If you knew what the peak velocity of the boat was when in moved in those gusts, you could calculate the maximum shock load. Assuming 2 knots (high) and 1 foot of residual catenary your boat would generate #10,000 of force. With the 16 mm snub of that length, you might get 5 feet of stretch, reducing the force on the anchor to under #2,000, well within the holding of a decent anchor and the WLL of the chain. Not surprising you don't feel any shock loads since all of this happens dynamically with the boat's velocity dropping off as maximum stretch given the initial force is reached. Does that make sense?

Incidentally, if the chain is nearly bar tight without an elastic snubber, the issue becomes the pitching of the boat, so you would have some significant shock loads experienced as the boat tries to rise to the waves.
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Old 01-07-2013, 12:03   #40
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Re: Anchors and chain

Rebel Heart. Turtle Bay late December. Blowing off of the land. I was anchored near the entrance, so there was plenty of fetch. A very uncomfortable night._____Grant.
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Old 01-07-2013, 16:02   #41
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Re: Anchors and chain

Practical Sailor will have an article on Kinetic and Potential Energy of yachts and snubbers in the next couple of months.

The big unknown is the speed at which the yacht moves. The formula depends on velocity squared thus 1m/s or 2m/s makes a real difference. yachts when they drag can move at a fair old speed, even pulling chain and anchor, but speeds actually at anchor - so far its a guess.

The reality is that the chain and the snubber share the energy, some is stored in the elasticity of the snubber and some in the staightening of the catenary. As the catenary straightens it will need an increasing load to straighten it further and then the snubber will take a larger share. However I cannot quite work out how they share the loads, or energy. The stretch of nylon is not linear, but given the number of other variables might be considered linear, at least upto, say, 50% of total elasticity (say 15%). But removal of catenary is not linear, needs more load as it straightens. As the chain straightens it really does not matter if its 12mm or 8mm - the snubber will be taking most of the energy.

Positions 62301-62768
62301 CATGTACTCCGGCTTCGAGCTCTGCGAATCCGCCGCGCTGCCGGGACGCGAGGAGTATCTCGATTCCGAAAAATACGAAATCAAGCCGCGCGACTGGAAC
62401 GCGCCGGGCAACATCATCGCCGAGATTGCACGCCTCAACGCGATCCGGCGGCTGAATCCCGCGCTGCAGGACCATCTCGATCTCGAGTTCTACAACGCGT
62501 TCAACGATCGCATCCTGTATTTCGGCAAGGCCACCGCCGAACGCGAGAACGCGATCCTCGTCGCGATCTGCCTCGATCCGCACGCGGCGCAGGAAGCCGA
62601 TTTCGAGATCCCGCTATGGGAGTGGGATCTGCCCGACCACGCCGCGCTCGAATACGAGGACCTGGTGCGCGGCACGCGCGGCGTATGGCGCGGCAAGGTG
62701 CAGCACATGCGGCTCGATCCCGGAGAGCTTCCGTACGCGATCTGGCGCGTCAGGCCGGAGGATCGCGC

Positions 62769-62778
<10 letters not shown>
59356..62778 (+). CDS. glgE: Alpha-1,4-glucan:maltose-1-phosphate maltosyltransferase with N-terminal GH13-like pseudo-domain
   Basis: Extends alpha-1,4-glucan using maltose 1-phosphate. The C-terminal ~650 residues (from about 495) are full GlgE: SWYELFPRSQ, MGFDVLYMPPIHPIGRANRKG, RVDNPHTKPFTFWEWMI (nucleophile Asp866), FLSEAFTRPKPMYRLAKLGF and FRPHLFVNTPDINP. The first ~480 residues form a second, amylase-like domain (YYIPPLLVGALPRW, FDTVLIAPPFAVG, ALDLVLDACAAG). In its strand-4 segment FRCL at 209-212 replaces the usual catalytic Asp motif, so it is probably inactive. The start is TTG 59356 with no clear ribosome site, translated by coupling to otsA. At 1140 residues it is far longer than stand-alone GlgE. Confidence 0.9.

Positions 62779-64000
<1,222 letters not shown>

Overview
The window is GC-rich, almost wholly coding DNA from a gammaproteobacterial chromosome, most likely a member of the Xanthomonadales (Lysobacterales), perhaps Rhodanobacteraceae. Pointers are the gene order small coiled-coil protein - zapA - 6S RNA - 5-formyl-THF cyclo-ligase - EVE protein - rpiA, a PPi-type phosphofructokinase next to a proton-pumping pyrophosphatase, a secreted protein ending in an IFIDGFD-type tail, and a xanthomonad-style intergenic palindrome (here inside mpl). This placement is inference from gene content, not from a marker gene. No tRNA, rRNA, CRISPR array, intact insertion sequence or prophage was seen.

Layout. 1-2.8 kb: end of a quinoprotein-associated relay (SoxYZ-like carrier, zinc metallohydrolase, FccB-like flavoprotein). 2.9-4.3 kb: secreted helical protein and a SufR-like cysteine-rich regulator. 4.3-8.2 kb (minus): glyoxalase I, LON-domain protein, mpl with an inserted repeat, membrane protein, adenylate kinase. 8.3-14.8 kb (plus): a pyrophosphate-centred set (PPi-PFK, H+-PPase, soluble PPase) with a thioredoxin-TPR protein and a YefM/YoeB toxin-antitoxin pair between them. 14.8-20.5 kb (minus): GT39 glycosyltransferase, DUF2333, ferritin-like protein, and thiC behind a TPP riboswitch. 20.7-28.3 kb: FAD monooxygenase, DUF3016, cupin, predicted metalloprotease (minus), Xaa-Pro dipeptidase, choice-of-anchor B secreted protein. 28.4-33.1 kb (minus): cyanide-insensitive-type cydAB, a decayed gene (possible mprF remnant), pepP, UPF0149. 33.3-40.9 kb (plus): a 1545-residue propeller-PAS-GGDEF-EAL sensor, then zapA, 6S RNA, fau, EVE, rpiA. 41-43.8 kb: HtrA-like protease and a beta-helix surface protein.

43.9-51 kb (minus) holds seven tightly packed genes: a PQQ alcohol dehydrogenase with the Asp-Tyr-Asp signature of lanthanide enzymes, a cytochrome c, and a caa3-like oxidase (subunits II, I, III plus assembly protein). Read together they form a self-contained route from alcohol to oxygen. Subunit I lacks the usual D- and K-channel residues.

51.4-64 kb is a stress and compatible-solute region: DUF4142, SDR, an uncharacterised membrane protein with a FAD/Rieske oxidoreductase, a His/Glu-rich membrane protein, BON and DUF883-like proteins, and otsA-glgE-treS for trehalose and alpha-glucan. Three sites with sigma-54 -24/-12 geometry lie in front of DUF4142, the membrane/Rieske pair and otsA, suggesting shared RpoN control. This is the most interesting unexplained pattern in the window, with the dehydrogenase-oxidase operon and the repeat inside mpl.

Delfin, my understanding is that nylon stretches 25%-35% (3 strand or braided - 3 strand is better upto about 15% elasticity) and then fails. Climbing rope stretches more than 40% (but sacrifices some ultimate strength to achieve this) A min breaking strength of 10mm is about 2t, 14mm 4t, 16mm 5.3t though actual or typical breaking strengths are 2.7t, 4.7t and 6.6t.

Jim's point is valid - if the yacht is being held relatively steadily as a result of small seas and maybe a bit of tide and a wind in the same direction then theoretically the yacht will not move, or accelerate. So velocity squared starts to become less important (its just the force of the wind on the windage). My limited experience suggests that thought seas and tide might be a constant direction but the wind shears or veers - and its this that causes the yacht to move and thus have velocity. (If the seas are big enough to overcome wind shear I personally, with yacht, would try to be somewhere else.)

The idea of 2 snubbers, side by side, seems sound. A thin one to use upto say 40 knots and a thicker one for beyond. You would need to experiment to work out how much slack the thicker one would need so that it only started to work at, say, 40 knots. They could be attached to the same chain hook (or soft shackle) and the same Amsteel, or chain.

Jonathan
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Old 01-07-2013, 16:14   #42
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Re: Anchors and chain

I've just checked, Muirs do a 6mm gypsy and suggest their 6mm gypsies will fit the imperial equivalent. Their advise is take the gypsy in when you buy your chain and try it. My experience is that chandlers have no idea but a good chain retailer, one that does lifting chains etc, will be able to test the chain against the gypsy (or they can in Sydney).

I'd normally be suspicious of Muirs claim (no reflection on Muirs, just I'm a cynic) that their metric gypsies take imperial chain - except I have one of their older imperial gypsies 5/16th inch and have run 8mm chain for 12 years without a problem.

I do not know if a Muir gypsy would fit a Maxwell, etc windlass.

Jonathan

PS We need to buy new chain in the next 12 months or so (its cheaper in Sydney than trying to regal). We run 8mm and had thought of G7 (we also have G5 in Oz) 6mm, but I'm not sufficiently convinced! I looked at 6mm and it looks incredibly small against 8mm (which looks equally small against 12mm!). 6mm looks the sort of thing for a small dog, not a 6t yacht!